Egypt has reappeared again as a leading actor in the Middle East. After the fall of Mubarak, the rise to power of the Muslim Brotherhood and its ouster, the country has chosen its new ‘strongman’. Following the elections of al-Sisi, Egypt is back to pursuing a pro-active policy not only internally, but also in the neighbourhood.
The restoration of the strategic axis with Saudi Arabia and the struggle against radical Islam are the two pillars of this new political phase.
However, there are critical elements, too, from further deterioration of the political and civil liberties indexes, to the emergence of jihadist groups in the Sinai, to the enduring economic and financial difficulties. As a result of these changes, Europe and Italy should calibrate a new policy aimed at safeguarding their interests,especially from the points of view of security, stability and the fight against terrorism, also promoting more inclusive practices by the Cairo government vis-à-vis the opposition (including the Muslim Brotherhood) and developing policies which can help Egypt to respond to future challenges in terms of economic growth, poverty alleviation, demographic pressure and the creation of employment opportunities.
A Peace Support Operation (PSO) in Libya is a last resort measure. Once decided and after several preconditions are met, the scope of the mission should remain rather limited. Such a PSO deployed to the greater Tripoli area in order to stabilize the situation in and around the capital and to help the new government to get on its feet could make a significant difference anyway and would be a viable option.
Today, Wednesday 25 June, Libyans go to the polls for the second time since Gaddafi’s fall in 2011. The atmosphere surrounding the polls is not one of enthusiasm and participation. Libya is slowly but steadily slipping into a period of protracted violence, if not a full blown civil war. Elections were seen by many as a panacea but they may turn out to be a missed opportunity if no meaningful reconciliation is started and if a low turnout affects legitimacy.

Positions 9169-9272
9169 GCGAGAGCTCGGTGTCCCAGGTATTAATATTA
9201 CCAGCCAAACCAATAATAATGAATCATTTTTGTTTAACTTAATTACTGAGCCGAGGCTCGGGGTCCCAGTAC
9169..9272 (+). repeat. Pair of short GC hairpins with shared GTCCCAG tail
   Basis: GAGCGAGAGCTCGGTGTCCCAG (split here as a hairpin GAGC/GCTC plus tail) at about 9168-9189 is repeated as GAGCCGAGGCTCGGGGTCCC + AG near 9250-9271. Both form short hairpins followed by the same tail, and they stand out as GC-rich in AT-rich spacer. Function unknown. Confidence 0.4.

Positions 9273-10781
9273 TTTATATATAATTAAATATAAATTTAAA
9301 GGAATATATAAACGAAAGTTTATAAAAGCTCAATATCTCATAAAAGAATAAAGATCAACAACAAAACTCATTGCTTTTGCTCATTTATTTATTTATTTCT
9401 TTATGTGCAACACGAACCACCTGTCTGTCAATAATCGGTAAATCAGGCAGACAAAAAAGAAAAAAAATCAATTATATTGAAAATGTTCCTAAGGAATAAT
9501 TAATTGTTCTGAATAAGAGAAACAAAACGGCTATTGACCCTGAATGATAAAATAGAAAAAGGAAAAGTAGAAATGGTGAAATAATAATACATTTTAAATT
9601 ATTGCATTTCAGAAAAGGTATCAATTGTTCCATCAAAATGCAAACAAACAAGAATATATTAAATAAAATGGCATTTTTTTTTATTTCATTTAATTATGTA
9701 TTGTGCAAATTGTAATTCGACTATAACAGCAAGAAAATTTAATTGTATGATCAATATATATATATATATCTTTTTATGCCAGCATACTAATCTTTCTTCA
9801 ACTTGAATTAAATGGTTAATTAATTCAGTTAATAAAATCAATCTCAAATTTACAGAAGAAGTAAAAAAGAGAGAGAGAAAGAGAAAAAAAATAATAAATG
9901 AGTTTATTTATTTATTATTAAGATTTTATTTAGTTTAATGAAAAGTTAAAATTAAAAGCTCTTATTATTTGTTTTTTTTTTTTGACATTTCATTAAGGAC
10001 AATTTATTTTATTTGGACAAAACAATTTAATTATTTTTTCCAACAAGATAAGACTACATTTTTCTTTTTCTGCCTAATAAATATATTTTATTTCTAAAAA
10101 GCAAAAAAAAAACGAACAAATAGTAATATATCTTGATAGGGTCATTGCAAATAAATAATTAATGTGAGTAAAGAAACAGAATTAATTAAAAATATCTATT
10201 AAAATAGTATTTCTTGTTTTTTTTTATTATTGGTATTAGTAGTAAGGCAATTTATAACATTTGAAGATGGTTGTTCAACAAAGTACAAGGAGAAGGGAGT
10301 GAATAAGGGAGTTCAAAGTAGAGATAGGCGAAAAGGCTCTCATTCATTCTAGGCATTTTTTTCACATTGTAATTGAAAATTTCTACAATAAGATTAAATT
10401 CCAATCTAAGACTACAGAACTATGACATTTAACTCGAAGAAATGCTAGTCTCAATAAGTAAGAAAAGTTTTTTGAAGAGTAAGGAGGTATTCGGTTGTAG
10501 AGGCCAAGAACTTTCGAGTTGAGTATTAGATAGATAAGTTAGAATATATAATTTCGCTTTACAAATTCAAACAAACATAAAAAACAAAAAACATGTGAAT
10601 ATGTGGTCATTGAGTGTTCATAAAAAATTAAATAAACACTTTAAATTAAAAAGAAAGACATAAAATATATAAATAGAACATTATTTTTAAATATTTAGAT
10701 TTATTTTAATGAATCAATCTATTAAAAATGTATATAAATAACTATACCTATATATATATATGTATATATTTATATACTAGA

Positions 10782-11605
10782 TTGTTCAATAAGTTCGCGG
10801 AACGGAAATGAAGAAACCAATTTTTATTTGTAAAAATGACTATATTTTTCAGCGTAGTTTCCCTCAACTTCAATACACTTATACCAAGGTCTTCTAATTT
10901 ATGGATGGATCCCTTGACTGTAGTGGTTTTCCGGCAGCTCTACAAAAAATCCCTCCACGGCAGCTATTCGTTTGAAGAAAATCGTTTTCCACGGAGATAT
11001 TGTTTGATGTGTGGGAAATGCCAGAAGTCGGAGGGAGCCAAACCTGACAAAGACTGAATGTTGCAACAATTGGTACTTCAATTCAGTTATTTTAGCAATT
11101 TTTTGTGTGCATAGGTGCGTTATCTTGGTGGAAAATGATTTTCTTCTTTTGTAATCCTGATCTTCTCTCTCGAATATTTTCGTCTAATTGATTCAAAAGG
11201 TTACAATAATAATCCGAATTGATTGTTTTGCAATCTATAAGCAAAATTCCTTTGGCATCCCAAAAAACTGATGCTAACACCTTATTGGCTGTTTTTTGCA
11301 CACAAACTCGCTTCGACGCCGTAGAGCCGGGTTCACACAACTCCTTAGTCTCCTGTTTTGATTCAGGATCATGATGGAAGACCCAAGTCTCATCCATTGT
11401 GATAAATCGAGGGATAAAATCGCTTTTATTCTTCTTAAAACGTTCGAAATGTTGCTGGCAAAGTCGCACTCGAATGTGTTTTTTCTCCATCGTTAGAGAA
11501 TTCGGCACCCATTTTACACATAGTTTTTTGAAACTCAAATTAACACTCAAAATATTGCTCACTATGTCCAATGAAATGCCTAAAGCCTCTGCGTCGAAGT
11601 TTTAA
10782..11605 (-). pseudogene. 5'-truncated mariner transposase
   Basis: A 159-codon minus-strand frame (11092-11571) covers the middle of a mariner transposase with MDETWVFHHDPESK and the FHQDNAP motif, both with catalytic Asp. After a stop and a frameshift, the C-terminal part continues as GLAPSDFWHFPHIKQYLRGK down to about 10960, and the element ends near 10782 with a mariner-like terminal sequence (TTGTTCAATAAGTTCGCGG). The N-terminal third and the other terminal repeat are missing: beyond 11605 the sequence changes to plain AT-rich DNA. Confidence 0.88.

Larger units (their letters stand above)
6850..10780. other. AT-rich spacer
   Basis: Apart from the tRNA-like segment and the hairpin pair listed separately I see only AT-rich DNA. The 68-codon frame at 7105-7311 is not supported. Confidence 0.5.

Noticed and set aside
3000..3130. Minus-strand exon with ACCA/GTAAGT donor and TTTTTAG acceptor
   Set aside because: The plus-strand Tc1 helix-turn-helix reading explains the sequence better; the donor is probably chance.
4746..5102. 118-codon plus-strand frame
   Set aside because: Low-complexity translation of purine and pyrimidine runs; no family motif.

The political developments in Libya are heavily influenced by numerous armed groups. As this will remain unchanged after the upcoming elections it is useful to assess their capabilities, political affiliation, alliances and future intentions.
Three years after the Libyan uprising in 2011, and a few days after the elections for the Constitutional Assembly, the country is preparing for the “Friends of Libya Conference” in Rome on March 6, designed to provide support on security, justice and the rule of law in the country. The conference, a follow-up to one a year ago in Paris, arrives against a background of continuing insecurity. The European Union and its individual members are trying to support Libyan transition, but, till now, they have had little impact on stabilization.
In the early days of the Arab uprisings, Turkey was seen as the “winner.” Yet after more than two years Turkey has lost most of its lucrative economic relations with the region, begun to experience crisis in its relations with several regional countries, and more significantly so far has failed to achieve its foreign policy goals. How has this happened? Why has Turkey faced significant challenges to its foreign policy in the Middle East after the Arab uprisings?
Sectarian tendencies and antagonisms grew into levels unknown before in the modern Middle East. They were exacerbated by conflicts in Iraq, Syria, Bahrain and Lebanon, and by the social and political uprisings following the “Arab spring”.
Where is the Muslim Brotherhood going?
In an admirable show of determination, the Egyptian youth through the rebel movement, "Tamarod," mobilized tens of millions of Egyptians to restore their freedom and preserve their national character.